Grouping Elements in a Div

Within the copyright page, I place the two elements inside another div called div.Copyright by selecting the elements and then specifying the div using the Group button on the Home ribbon:

There’s no problem with encapsulating one div inside another. The Flare GUI reflects this organization through the structure blocks at the left of the topic pane:

Copyright Page CSS Values

The important point is how the stylesheet modifies the elements within div.Copyright. Below the standard elements within the stylesheet, I use a descendant selector to change the font, apply an uppercase text transform, tweak the spacing, and center-align the text for standard paragraphs that fall inside of div.Copyright.

div.Copyright p
{
    font-family: var(--FontSansSerif);
    font-size: 12pt;
    margin-top: 10pt;
    margin-bottom: 10pt;
    text-transform: uppercase;
    text-align: center;
}

Next, I use another descendant selector to change the color and border of div.Center when it appears within div.Copyright:

div.Copyright div.Center
{
    background-color: #53538e;
    border-color: #53538e;
    border-radius: 0;
}

The last trick involves two descendant selectors that further modify the standard paragraph whenever it appears within a div.Center element that is inside div.Copyright:

div.Copyright div.Center p
{
    color: #ffffff;
    letter-spacing: 3px;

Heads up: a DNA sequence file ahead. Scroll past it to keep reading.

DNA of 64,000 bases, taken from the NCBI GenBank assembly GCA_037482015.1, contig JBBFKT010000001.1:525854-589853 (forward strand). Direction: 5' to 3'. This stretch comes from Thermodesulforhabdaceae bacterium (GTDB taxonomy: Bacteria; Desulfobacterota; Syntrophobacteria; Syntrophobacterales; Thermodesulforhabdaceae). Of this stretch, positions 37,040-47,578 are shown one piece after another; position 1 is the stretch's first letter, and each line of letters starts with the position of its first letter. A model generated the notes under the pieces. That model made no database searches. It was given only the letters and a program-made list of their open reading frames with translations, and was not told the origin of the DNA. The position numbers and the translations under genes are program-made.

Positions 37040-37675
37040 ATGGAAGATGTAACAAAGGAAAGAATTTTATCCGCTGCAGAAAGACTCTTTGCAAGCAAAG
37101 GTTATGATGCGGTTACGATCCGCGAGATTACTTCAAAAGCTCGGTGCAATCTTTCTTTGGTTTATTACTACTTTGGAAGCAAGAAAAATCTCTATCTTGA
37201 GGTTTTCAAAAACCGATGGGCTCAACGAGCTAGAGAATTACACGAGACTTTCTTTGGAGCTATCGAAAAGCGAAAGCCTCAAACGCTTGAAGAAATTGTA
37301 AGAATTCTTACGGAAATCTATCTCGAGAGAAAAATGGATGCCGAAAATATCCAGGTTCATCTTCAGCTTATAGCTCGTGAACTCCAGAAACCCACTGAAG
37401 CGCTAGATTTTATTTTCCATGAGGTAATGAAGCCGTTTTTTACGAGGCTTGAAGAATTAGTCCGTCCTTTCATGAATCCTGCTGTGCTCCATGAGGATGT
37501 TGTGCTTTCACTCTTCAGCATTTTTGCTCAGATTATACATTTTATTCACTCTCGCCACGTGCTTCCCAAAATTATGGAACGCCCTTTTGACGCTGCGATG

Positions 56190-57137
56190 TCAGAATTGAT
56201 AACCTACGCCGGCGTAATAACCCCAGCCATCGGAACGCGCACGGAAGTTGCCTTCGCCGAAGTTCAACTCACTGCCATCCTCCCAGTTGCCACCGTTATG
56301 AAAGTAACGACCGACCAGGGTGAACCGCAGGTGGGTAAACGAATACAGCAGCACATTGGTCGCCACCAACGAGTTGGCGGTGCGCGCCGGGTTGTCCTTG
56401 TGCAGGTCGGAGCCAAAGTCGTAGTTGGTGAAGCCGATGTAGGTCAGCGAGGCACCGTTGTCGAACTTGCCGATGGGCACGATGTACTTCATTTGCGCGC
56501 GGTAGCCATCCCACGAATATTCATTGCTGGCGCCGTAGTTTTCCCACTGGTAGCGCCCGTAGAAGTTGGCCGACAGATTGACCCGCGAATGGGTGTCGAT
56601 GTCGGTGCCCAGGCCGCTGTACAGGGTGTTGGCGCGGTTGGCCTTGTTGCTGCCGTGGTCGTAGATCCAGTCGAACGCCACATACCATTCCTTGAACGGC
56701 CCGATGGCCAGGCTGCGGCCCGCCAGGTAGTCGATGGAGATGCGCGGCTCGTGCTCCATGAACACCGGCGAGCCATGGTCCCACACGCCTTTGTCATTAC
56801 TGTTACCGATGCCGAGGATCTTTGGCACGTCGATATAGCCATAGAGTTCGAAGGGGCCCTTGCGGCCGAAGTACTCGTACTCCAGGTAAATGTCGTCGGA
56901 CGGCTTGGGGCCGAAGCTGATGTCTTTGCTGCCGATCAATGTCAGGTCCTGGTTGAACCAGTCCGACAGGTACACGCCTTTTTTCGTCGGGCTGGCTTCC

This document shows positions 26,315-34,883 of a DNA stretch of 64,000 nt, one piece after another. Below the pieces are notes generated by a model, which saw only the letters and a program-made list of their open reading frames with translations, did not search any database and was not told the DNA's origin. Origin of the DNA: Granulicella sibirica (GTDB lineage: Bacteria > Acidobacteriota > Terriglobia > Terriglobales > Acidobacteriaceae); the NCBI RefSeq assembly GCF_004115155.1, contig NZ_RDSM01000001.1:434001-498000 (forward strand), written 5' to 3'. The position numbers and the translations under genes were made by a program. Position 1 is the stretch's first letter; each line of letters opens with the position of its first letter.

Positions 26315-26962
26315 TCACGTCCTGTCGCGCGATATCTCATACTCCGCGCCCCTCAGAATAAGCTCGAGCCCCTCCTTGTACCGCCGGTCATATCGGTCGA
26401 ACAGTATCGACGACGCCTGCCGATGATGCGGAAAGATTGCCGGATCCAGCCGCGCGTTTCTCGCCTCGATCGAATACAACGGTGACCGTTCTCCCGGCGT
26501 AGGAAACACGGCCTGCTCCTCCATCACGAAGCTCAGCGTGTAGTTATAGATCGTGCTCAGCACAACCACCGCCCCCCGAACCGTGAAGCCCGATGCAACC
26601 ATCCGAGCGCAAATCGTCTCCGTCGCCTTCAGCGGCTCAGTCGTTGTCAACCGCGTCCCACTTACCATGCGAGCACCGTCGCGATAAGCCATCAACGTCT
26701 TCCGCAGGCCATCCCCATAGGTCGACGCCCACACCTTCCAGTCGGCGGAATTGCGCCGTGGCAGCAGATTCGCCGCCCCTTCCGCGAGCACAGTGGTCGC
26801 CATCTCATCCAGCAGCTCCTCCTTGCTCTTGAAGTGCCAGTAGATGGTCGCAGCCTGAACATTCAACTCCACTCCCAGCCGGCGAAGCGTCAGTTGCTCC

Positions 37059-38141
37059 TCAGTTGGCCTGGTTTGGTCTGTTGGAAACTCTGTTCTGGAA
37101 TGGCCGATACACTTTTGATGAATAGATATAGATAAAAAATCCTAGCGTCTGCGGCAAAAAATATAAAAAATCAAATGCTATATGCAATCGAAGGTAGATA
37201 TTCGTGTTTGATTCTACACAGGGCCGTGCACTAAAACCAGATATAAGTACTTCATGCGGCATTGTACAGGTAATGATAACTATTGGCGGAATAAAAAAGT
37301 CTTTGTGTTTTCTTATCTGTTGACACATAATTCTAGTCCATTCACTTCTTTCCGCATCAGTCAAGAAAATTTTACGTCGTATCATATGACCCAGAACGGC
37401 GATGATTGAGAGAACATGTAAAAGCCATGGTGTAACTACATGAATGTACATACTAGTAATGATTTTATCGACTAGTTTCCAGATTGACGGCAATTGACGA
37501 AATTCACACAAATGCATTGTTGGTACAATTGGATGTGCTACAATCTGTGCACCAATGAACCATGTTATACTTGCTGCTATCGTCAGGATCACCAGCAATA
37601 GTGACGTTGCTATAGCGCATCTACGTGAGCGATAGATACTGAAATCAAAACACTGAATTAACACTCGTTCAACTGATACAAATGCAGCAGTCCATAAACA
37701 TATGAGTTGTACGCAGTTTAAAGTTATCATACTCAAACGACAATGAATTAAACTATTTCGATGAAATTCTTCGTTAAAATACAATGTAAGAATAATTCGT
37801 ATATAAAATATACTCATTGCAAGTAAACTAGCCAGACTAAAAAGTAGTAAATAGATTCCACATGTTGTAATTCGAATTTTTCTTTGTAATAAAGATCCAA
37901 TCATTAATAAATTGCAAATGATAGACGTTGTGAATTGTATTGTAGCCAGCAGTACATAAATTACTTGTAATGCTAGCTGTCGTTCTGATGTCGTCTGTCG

font-weight: bold;
}

Stylistic Nesting Dolls

The two div elements I’ve defined above show the two main uses for these elements. The div.Copyright element is a transparent box that functions solely to provide context for modifying the elements it contains. The div.Center element has styling attributes, but those values change depending on whether the div is on its own in the topic or contained within div.Copyright.

As you can see, it’s possible to create nesting dolls using descendant selectors, modifying elements that appear within other elements inside yet more elements. Note that I have used only the default paragraph element (<p>), but I’ve given it three separate looks based on the context in which it appears:

  1. A style for default paragraphs. 
  2. A style for default paragraphs inside div.Center.
  3. A style for default paragraphs inside div.Center inside div.Copyright.

Conclusion

More than any other CSS features, complex selectors unlock the incredible power of CSS in Flare. With practice and a firm grasp of the rules of CSS inheritance, you can use complex selectors to make your Flare stylesheet more sophisticated yet also simpler. Because this is intermediate-level CSS, take it slow until you have a firm grasp on the mechanics. Once you do, you’ll see that using complex selectors to solve problems in Flare is like stepping up from arithmetic to calculus, though not nearly as difficult to learn!